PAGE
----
Tokyo Game Show
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|Tokyo Game Show|
|Organizer||Computer Entertainment Supplier's Association
Nikkei Business Publications, Inc.
The Tokyo Game Show (東京ゲームショウ Tōkyō Gēmu Shō ), commonly known as TGS, is a video game expo / convention held annually in the Makuhari Messe, in Chiba, Japan. It is presented by the Computer Entertainment Supplier's Association (CESA) and the Nikkei Business Publications, Inc. The main focus is Japanese games although it is used by a few international video game developers to show off their upcoming games and game-related hardware as well. Like Gamescom, the Tokyo Game Show allows the general public to attend during the final two days.
The first Tokyo Game Show was held in 1996. Until 2002, the show was held twice a year, once in the spring and once in the autumn (in the Tokyo Big Sight), when the show was held only in the autumn. The show is now held once a year. The Tokyo Game Show continues to attract more visitors every year with 2011’s show playing host to over 200,000 attendees and the 2012 show bringing in 223,753.
The 2012 Tokyo Game Show showcased 11 exhibition areas consisting of business, general public, educational, and an area to buy merchandise (Business Wire 2012).
General Exhibition Area 
The heart of the show area takes up the largest amount of space and is where digital gaming entertainment and any related products/services are showcased (2012 Tokyo Game Show site). Many well-known companies such as Namco Bandai, Capcom, Sony and Square Enix have demo areas here as well as emerging companies (2012 Tokyo Game Show site). Surprisingly, Nintendo, a huge game company that originates from Japan, does not participate directly in the Tokyo Games Show (until 2001 they held their own trade show, and since then debut their new products at the E3 trade show in Los Angeles), they receive representation through the various game developers that create software for Nintendo platforms (Japan-guide.com 2012).
Game Device Area 
This area covers gaming devices such as headphones, controllers, furniture, and other devices associated with home-use gaming consoles and portable gaming devices.
Asia New Stars Area 
A brand new exhibition introduced at the 2012 Tokyo Game Show was created and is geared towards introducing emerging game developers from Asia. The TOKYO GAME SHOW has established a midterm vision to become “The Most Complete Information in Asia” and “The World’s Largest Event.” This year, “Asia New Stars Area” which welcomed eight corporations from Indonesia, Iran, Malaysia and Vietnam attracted much attention. While many people attended the “Asia Game Business Summit 2012” during which key persons from China, South Korea, Indonesia and Japan discussed the future vision of the game business in the Asian region with hopes to further reinforce the link among Asian countries/regions (2012 Tokyo Game Show).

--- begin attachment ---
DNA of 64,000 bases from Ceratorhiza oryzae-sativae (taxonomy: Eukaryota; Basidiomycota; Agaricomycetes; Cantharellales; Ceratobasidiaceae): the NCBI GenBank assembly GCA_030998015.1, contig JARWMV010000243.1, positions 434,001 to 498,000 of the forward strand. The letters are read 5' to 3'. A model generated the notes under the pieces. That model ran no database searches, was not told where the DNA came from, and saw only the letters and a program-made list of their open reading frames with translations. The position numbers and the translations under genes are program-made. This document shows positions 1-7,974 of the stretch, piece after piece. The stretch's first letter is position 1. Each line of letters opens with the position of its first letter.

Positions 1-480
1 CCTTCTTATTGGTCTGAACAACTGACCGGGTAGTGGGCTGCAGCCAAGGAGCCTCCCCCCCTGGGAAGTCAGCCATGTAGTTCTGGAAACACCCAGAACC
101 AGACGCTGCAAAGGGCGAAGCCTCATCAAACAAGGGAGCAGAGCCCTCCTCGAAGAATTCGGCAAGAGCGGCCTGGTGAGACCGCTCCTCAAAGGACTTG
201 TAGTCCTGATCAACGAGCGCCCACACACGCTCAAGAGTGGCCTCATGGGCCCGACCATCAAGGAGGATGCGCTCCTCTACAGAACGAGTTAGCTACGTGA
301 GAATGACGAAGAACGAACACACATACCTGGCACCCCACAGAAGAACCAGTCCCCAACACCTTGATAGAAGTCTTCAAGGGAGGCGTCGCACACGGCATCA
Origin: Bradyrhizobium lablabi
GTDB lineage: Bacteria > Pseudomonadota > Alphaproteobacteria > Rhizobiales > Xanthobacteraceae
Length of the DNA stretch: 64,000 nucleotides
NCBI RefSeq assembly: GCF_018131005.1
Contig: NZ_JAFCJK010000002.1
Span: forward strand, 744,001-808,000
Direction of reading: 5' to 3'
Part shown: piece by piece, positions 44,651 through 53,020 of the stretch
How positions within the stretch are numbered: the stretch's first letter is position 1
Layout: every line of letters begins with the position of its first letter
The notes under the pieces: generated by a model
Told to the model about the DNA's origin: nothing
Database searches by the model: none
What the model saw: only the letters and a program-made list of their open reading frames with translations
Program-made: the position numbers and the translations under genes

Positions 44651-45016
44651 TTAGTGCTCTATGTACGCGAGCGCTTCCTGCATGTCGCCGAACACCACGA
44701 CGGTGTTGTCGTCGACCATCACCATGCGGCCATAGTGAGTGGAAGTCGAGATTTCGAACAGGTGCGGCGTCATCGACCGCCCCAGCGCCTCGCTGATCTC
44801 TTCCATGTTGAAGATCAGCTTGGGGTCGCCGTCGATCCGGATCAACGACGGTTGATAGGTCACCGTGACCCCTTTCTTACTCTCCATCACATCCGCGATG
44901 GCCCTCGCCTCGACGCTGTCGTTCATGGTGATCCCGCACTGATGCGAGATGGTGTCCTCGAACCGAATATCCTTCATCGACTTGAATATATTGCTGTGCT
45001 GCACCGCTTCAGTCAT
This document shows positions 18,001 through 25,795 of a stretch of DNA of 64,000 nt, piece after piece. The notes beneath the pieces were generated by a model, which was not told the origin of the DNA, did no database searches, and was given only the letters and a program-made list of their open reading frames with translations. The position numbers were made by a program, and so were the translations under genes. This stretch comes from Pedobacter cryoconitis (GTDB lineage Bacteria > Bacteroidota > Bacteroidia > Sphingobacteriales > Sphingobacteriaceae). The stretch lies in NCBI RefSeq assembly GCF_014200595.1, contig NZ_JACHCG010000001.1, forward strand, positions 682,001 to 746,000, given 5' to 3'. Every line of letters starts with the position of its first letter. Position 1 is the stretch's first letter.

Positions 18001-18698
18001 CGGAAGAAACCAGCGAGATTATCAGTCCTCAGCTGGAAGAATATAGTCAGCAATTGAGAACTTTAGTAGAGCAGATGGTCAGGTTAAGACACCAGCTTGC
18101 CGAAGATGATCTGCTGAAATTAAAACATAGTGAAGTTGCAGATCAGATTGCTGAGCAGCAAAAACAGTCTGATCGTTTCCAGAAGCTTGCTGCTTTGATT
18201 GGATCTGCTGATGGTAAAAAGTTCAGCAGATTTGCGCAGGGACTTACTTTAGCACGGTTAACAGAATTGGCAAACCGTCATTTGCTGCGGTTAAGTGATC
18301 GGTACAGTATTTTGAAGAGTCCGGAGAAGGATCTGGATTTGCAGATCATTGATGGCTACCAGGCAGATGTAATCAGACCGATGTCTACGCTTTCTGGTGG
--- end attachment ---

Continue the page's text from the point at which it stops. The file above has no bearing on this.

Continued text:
Merchandise Sales Area 
This area is designated for merchandising of game-related goods. Some of the vendors include: Toypla, Konami, Square-Enix, GAMETECH CO., LTD, and many more (2012 Tokyo Game Show).
Smartphone Game & Social Game Area 
An area dedicated to focusing on games for smart devices (smartphones, such as iPhone, Android, and Windows Phone, and various tablets) and social games for PCs or mobile (2012 Tokyo Game Show). Despite record numbers during the 2012 TGS, many of the big name companies of the past had a smaller presence this year one such companies as Microsoft, that usually has among the largest booths, was completely absent this year (Okubo, Grant 2012). Social and mobile gaming surged in numbers, filling the gap. Left behind, as is evident by the mobile software company Gree, which occupied an area comparable to the powerhouse Sony indicating a definite change in the course of the video game industry in Japan (Okubo, Grant 2012).
PC Area 
It houses major Japanese computing companies which are showcasing its products at the show such as Japanese desktop and notebook computers.
Kids’ Area 
Game School Area 
An area where Japanese universities and colleges offer information about digital art, animation, computer programming, and other programs of study related to the video game industry. Also the booths display student work (Japan-guide.com). It houses colleges such as Numazu Professional College of Information Technology and Tokyo Designer Gakuin College.
Sales Area 
This is the main area in the games convention where most of the sales and business transactions between companies and consumers are carried out. Companies housed here include Nikkei Business Publications, Inc.
The Tokyo Game Show also attracts a heavy cosplay crowd. Cure, Japan's largest cosplay community website, hosted a "Moving Cosplay" stage show during the 2012 Tokyo Game Show (2012 Tokyo Game Show). The show lasting 90 minutes included a cosplay fashion show, dance numbers, and a grand march of robot cosplayers. Top cosplayers from Japan and overseas attend as well as local amateurs (2012 Tokyo Game Show site).
Business Solution Area 
This is the main business area of the games convention and is not open to the public.
Cloud/Data Center Pavilion 
A pavilion for solutions of the cloud / data center dedicated to supporting infrastructure the environment of a social and network games (2012 Tokyo Game Show site).
Media coverage 
Many international websites and blogs have a history of providing extensive coverage of TGS with live webcasts, game previews, game media and blog entries covering popular press events.
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|Wikimedia Commons has media related to: Tokyo Game Show|
- Tokyo Game Show 2012
- Tokyo Game Show 2011
- Tokyo Game Show 2010
- Tokyo Game Show 2009
- Tokyo Game Show 2008
- Tokyo Game Show 2007
- Tokyo Game Show 2006
- Tokyo Game Show 2005
- Japan-guide.com (2012) Tokyo Game Show